Andreas Whittam Smith: Has the time finally come for us to join the euro?

The question is whether Britain's situation isn't similar to Iceland's
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The Independent Online

A new argument is being made in favour of Britain joining the euro. It starts by making a surprising comparison between this country and Iceland. Following the battering that Iceland has received from the financial storms in which we are all enveloped, opinion there has swung sharply round in favour of ending the country's isolation and getting into the European Union and then into its inner ring, the euro zone, as fast as possible. The question is asked whether Britain's situation isn't more similar to Iceland's than we might suppose, and whether we would also do well to reconsider our opposition.

So, apart from both of us being islands, what else is similar? Professor Willem Buiter, a former member of the Bank of England committee that sets interest rates, suggests that there are three ways in which we resemble each other.

Each of us has a large, international banking sector, a currency that falls far short of the strength of the dollar or the euro, and a government that is at the limits of its ability to tax, to borrow and to spend. You can estimate the significance of a country's banking sector by adding together the balance sheets of its banks and comparing the total with the size of its economy. Iceland's came to nine times the value of the annual output of its economy before everything collapsed. The UK's ratio is four-and-a-half times and, by way of comparison, Switzerland has a multiple of six-and-a-half times. This overstretch poses a problem that hasn't been well understood until recently.

It is this. Whereas the governments and central banks in the three countries listed above can guarantee the value of domestic deposits (if only because they can always print more Icelandic krona, pounds sterling or Swiss francs if necessary), they cannot so easily guarantee the foreign currency deposits which their international banks take in large quantities.

If the Bank of England, for instance, wished to stand behind, say, the dollar deposits that are held with Lloyds Bank, then the Old Lady would have to borrow US currency to do so. Moreover, in such circumstances the creditworthiness of the British Government itself might be strained if it had already assumed the liabilities of a large part of its domestic banking system.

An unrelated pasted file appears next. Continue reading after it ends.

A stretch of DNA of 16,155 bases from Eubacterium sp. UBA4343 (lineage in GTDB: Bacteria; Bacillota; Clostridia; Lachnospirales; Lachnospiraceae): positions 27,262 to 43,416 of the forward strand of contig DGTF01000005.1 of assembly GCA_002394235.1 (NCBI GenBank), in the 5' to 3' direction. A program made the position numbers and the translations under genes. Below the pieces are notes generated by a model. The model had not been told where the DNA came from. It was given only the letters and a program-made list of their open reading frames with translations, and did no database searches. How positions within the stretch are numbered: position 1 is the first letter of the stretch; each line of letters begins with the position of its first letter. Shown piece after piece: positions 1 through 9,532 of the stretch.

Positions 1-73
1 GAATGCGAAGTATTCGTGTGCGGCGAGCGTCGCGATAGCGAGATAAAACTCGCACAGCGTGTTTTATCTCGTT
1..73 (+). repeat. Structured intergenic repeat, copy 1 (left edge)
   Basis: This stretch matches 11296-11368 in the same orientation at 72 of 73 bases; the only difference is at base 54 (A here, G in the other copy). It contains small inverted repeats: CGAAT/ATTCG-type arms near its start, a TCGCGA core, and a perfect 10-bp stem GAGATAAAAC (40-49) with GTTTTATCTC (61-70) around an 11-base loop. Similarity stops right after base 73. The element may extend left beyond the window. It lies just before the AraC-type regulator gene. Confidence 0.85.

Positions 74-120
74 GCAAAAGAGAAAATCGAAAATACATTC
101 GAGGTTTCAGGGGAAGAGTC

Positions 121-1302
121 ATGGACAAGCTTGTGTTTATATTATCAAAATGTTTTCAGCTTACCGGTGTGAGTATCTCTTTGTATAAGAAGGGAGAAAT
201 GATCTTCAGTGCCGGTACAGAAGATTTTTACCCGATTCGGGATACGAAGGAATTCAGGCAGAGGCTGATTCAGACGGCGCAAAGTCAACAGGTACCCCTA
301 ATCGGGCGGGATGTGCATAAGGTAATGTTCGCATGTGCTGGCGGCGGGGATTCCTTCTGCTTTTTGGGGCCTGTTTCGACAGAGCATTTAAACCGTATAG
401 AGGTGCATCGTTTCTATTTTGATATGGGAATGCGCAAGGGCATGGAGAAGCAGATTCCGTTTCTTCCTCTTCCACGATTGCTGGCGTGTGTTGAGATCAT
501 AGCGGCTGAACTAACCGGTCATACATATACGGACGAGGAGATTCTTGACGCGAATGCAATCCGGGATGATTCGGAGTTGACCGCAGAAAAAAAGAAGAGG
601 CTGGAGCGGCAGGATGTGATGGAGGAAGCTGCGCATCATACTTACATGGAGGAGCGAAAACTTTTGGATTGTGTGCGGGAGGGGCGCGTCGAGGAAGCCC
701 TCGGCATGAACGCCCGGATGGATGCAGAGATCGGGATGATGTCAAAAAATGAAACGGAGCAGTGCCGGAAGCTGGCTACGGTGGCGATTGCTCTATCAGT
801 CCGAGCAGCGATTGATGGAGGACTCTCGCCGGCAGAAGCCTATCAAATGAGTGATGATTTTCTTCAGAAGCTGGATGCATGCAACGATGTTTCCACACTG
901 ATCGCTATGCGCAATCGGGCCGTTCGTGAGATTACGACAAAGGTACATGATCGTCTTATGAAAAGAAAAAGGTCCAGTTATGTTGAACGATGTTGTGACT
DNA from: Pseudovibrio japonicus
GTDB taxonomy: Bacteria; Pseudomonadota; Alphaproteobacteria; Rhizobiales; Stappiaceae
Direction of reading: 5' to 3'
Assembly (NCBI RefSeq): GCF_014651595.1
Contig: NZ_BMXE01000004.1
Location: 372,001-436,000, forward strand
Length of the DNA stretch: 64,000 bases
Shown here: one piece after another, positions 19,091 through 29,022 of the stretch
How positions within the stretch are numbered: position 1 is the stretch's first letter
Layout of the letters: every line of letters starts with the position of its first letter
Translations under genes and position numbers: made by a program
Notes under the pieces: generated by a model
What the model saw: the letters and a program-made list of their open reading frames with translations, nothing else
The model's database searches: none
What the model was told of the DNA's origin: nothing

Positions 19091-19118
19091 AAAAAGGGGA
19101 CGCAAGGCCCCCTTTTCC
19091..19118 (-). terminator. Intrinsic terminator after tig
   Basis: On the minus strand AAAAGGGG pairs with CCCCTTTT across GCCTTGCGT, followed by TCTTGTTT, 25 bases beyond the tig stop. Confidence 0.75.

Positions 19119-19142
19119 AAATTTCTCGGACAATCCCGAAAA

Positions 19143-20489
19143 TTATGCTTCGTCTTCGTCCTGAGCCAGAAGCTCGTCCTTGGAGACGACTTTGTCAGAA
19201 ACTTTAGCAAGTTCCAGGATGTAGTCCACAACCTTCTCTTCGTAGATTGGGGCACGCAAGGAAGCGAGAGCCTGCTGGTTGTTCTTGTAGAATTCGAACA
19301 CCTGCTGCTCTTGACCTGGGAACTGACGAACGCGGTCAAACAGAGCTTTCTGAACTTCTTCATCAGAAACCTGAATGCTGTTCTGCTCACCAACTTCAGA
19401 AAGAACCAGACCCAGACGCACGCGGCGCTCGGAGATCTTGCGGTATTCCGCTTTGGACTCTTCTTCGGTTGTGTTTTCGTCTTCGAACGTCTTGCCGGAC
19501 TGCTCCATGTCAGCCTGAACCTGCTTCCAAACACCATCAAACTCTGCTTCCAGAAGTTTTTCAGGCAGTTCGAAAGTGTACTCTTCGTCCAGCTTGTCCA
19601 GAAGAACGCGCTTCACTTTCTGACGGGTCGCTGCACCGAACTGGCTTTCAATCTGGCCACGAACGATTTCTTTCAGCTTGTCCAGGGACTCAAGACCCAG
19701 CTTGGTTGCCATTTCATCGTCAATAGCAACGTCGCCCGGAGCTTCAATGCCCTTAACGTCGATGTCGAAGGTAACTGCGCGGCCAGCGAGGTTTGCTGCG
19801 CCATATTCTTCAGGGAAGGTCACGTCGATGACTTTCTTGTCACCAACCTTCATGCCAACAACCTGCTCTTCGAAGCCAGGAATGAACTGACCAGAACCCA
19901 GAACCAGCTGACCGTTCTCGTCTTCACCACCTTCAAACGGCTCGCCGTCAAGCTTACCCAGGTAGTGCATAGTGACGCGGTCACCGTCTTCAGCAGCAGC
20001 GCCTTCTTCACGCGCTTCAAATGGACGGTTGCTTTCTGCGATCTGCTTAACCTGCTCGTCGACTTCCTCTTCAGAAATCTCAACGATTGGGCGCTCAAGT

You can see where this analysis is leading. The next step in the argument is to observe that only the authorities of the two big currency blocs, the US Federal Reserve and the European Central Bank, are strong enough to borrow virtually unlimited amounts of foreign currency to put behind any stressed international banks within their fiefdoms. And thus the conclusion follows is that, lacking this facility, the City of London needs the protection that only the European Central Bank could provide. Ergo, Britain should enter the euro currency system.

We can say about this line of reasoning at least this: it is completely fresh. In a recent paper, Professor Buiter ruefully admits it. The reason the costly handicap of a minor-league currency does not appear to have harmed the UK in the past is the same as the reason why I have not made the argument in the past. Before the current financial crisis, no one could conceive of a world in which a financial crisis would start in the global financial heartland.?

Powerful and original though Professor Buiter's analysis is, it still doesn't persuade me that we should join the euro. As it happens, the current circumstances provide a good illustration of the benefits of not belonging. For countries that join the euro give up two important instruments of economic policy. They can no longer set their own interest rates but must accept whatever the European Central Bank decrees is good for the euro zone as a whole. Similarly they cannot let their own currency depreciate or appreciate according to circumstances, because they no longer have a currency of their own.

At present, for instance, Germany's strong exporters would like to have a weaker euro but that is denied to them. And France would like lower interest rates, but despite M. Sarkozy's huffing and puffing, it cannot obtain them.

In contrast, non-membership has allowed Britain to make unprecedented cuts in interest rates to meet an unprecedented crisis. Sterling has freely fallen a long way, but that in turn may provide a valuable boost to economic activity as exporters begin to find that their prices are very competitive. No more than Professor Buiter did I foresee the nature of the present crisis before it was upon us, but I draw the opposite conclusion. Recovery will be harder inside the euro zone than outside it. Nor, come to think of it, do I consider that Iceland and Britain do have all that much in common.